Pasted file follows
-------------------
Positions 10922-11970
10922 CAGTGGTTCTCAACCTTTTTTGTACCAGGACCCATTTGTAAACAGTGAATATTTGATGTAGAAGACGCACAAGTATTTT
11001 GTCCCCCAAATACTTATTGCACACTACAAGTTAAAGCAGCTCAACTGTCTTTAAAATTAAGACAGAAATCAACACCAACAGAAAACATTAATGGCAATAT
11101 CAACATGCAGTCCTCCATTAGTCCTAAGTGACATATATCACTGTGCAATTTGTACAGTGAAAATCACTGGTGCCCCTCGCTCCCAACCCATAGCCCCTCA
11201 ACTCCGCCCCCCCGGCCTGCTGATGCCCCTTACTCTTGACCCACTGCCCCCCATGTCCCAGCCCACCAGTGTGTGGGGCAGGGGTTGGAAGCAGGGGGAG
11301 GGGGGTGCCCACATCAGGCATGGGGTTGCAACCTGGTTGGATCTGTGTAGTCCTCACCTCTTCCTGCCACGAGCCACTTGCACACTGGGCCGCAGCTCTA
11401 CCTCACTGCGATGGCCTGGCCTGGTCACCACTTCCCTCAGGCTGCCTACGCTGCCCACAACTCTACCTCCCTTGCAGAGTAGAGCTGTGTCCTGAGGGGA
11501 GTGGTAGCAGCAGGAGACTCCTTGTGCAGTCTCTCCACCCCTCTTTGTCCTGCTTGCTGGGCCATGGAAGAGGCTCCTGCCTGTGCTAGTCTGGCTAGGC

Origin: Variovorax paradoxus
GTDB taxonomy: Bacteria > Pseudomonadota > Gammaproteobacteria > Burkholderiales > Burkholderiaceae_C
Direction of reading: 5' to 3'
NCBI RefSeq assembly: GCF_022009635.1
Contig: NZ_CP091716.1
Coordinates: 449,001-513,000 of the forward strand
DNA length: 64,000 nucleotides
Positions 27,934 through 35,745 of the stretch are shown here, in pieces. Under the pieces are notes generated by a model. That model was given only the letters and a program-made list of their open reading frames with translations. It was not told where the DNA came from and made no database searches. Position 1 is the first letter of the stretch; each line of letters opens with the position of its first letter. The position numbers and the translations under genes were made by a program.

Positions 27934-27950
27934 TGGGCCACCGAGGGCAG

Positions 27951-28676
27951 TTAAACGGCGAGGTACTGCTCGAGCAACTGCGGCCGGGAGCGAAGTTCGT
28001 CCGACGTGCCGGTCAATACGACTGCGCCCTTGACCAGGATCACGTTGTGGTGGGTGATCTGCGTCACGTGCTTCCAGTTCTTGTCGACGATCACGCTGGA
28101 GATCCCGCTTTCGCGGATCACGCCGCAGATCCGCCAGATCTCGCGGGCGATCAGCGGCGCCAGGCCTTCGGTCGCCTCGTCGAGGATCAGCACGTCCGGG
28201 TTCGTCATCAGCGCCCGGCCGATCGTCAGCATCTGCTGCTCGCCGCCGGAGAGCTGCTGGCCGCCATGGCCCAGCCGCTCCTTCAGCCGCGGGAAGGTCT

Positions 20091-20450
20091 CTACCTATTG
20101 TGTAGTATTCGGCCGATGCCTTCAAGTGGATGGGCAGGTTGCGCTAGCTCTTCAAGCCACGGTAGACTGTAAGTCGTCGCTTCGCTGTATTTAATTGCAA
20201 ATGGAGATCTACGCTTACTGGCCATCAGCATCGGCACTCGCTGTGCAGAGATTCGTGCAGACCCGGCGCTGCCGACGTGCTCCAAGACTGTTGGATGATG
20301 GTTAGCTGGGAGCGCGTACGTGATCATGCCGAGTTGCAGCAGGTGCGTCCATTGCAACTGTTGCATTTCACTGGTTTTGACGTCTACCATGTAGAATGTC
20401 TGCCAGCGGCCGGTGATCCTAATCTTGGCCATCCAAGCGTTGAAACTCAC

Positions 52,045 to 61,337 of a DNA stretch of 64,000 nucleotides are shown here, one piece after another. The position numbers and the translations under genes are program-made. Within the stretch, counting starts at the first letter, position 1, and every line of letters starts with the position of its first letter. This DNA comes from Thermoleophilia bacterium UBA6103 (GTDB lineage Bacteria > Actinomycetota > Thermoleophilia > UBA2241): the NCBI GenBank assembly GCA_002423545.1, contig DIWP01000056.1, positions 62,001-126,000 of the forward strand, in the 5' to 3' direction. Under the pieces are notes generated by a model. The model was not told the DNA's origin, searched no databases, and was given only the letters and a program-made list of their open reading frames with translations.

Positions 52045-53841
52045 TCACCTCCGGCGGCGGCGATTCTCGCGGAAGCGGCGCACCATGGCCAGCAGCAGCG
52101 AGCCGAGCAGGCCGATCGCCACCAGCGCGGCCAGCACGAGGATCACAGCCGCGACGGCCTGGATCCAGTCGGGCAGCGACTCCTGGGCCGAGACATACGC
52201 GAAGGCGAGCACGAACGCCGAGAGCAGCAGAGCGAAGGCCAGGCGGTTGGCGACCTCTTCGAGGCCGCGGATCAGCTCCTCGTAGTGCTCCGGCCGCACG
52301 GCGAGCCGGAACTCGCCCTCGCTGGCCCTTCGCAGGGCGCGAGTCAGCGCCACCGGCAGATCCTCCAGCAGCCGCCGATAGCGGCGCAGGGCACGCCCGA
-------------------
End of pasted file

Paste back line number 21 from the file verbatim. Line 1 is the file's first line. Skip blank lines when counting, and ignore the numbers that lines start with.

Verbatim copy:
28001 CCGACGTGCCGGTCAATACGACTGCGCCCTTGACCAGGATCACGTTGTGGTGGGTGATCTGCGTCACGTGCTTCCAGTTCTTGTCGACGATCACGCTGGA